Today on Blogcritics
Home » Culture and Society » Culture Review (NYC): Jazz Age Lawn Party

Culture Review (NYC): Jazz Age Lawn Party

Please Share...Tweet about this on Twitter1Share on Facebook5Share on Google+0Share on LinkedIn0Pin on Pinterest2Share on TumblrShare on StumbleUpon0Share on Reddit0Email this to someone
JALP attendee dancing up a storm

JALP attendee dancing up a storm

New Yorkers have always been gung-ho about wearing costumes. Whether they do it for Halloween, performance art or because it’s Tuesday, being in costume is one of the many reasons New York is such a great place. And the Eighth Annual Jazz Age Lawn Party on Governors Island gave them another excuse to dress up.

The Jazz Age Lawn Party (JALP), which takes place over two weekends in the summer, is the brainchild of Michael Arenella, who came up with the idea eight years ago after hosting a private event on Governors Island. What began as a small picnic among friends has now turned into a major event, attended by thousands of people of all ages and ethnicities. The crowd is truly a diverse one, which makes it that much more special. During my time at the event, I watched as singles, couples and families with small children danced, ate and shopped with abandon and giant smiles on their faces. The JALP offers attendees the chance to have some good old-fashioned fun.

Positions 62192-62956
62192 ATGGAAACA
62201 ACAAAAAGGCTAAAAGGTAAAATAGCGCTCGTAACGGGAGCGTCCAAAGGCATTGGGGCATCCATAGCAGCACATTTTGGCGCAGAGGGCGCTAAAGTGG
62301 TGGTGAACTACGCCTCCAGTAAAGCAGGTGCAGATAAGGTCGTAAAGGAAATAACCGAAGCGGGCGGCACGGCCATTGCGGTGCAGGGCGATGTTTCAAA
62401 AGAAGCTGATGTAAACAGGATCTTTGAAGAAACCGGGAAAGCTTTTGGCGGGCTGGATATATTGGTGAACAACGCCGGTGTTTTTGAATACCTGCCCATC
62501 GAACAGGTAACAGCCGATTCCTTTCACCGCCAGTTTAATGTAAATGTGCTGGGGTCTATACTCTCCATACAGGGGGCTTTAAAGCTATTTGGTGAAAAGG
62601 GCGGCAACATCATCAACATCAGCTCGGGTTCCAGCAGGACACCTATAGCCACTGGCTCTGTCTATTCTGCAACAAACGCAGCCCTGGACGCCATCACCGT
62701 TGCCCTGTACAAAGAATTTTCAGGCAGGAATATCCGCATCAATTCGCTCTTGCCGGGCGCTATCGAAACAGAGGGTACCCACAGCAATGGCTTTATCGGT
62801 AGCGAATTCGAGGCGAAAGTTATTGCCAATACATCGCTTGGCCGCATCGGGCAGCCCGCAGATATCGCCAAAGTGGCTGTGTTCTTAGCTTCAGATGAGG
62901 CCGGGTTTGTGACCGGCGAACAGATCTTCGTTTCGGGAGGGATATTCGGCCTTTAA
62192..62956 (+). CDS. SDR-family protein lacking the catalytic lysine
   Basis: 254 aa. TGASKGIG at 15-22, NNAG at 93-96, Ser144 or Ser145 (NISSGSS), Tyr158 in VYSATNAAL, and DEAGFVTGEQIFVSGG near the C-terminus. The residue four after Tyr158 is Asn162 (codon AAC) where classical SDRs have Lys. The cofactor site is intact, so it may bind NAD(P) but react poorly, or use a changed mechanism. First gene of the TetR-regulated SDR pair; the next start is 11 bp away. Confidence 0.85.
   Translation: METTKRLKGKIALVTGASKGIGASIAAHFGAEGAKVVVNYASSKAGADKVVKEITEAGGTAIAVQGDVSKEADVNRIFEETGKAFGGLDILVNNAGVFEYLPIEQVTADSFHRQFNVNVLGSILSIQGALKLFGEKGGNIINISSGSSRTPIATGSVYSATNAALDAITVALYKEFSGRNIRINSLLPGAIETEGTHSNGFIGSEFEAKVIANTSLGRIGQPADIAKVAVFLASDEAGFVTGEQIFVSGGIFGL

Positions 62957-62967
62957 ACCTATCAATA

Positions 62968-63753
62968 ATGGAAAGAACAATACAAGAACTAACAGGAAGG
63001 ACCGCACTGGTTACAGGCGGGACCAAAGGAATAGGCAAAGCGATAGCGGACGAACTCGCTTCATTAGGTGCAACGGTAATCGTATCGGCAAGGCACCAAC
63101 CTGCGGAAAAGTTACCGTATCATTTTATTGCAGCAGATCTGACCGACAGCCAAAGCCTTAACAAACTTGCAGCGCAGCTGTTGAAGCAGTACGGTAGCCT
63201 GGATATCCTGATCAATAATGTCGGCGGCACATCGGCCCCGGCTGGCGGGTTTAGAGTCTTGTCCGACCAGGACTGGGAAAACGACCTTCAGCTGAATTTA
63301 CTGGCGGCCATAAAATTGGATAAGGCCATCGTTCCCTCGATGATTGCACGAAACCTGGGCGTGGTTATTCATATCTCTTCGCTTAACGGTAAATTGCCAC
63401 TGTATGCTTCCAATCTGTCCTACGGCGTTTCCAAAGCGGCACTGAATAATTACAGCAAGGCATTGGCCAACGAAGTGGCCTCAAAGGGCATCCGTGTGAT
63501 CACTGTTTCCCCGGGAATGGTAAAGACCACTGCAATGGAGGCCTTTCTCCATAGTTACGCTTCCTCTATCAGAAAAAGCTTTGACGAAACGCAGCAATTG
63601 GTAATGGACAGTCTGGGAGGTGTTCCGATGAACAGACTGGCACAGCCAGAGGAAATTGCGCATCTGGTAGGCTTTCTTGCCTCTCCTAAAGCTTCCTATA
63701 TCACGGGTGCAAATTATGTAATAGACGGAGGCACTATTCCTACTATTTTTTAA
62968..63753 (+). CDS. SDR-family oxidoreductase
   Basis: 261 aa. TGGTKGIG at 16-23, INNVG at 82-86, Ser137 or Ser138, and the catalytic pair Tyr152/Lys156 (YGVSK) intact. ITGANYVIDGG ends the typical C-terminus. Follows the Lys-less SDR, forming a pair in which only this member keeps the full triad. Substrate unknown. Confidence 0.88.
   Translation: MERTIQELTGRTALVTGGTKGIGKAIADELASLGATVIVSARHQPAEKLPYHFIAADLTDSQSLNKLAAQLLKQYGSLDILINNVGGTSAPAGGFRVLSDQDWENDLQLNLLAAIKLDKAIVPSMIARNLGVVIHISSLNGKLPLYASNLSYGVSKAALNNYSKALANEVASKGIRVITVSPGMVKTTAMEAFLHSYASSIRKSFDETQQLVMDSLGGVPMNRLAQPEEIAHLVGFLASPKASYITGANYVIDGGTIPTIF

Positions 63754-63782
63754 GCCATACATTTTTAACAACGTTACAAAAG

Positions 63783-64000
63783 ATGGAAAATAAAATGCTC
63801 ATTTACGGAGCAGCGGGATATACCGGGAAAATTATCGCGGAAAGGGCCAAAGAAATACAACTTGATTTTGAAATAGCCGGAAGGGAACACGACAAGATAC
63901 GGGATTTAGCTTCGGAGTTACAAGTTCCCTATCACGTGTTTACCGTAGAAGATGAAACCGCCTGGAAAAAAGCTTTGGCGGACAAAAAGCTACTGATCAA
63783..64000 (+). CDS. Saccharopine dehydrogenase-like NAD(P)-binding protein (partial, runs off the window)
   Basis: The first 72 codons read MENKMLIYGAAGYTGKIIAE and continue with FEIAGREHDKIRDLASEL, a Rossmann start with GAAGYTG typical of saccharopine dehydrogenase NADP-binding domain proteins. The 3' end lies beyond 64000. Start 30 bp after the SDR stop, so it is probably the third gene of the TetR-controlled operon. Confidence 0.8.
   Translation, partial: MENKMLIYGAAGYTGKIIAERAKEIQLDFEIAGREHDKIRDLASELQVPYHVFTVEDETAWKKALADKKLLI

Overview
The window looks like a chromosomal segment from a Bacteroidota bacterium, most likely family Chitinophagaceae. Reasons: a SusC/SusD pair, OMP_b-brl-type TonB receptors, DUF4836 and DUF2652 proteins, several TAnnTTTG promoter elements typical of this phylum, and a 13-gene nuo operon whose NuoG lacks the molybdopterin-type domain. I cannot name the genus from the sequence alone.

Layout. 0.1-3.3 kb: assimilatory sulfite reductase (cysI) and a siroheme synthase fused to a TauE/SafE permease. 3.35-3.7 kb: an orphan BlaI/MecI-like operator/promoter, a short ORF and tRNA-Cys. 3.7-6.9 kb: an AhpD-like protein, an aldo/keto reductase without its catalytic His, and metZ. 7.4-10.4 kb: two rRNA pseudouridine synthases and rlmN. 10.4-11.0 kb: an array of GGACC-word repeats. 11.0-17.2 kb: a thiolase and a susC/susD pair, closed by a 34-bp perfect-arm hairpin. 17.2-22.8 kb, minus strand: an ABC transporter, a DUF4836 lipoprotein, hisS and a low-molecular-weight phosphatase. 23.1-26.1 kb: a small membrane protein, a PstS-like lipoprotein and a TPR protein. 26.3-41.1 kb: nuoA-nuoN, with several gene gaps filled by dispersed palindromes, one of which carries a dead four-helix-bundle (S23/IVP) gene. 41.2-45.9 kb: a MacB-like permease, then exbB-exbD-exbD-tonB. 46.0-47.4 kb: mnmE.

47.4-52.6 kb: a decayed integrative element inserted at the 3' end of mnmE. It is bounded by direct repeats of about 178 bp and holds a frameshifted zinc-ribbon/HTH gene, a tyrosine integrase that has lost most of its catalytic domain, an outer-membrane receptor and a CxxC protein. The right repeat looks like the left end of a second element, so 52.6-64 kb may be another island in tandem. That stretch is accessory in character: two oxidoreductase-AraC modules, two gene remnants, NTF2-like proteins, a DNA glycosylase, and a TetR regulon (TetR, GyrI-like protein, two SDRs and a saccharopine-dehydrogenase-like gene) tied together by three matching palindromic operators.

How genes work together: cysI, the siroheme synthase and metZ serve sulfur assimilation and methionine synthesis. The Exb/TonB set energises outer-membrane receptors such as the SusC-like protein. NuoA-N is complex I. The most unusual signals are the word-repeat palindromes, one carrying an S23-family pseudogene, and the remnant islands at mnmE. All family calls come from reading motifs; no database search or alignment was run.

The Dreamland Follies, featuring Gregory Moore

The Dreamland Follies, featuring Gregory Moore

The Jazz Age Lawn Party was chock full of events for everyone. Did you ever want to learn how to Charleston or Peabody? Roddy Caravella offered lessons for beginners wanting to take a twirl around the dance floor. For those brave enough to show off their newfound skills, a Charleston contest was the perfect opportunity. Attendees curious about the event but unwilling to dress up found themselves purchasing ‘20s and ‘30s-inspired clothing and accessories from the vendors located throughout the space. Didn’t bring cash? Not to worry, as ATMs were made available for those of us who never seem to carry cash, which was a welcome convenience. Attendees had the option of ordering delicious food curated by Jimmy Carbone (owner of Jimmy’s No. 43 and Mugsy’s Chow Chow), a spread fittingly called “A Taste of the ‘20s” and featuring grub from Carbone’s Fancy Foods, Ukulele Luau and Dreamland Desserts, to name a few. Picnic baskets were also allowed into the space for those who wanted to bring in their own creations. The St-Germain area was a popular spot, offering outstanding libations created just for the JALP. There were also pie recipe and tug o’ war contests, photo booths for those who wanted to take vintage-inspired pictures, a motorcar exhibition and, of course, the incredible music.

Michael Arenella and his Dreamland Orchestra

Michael Arenella and his Dreamland Orchestra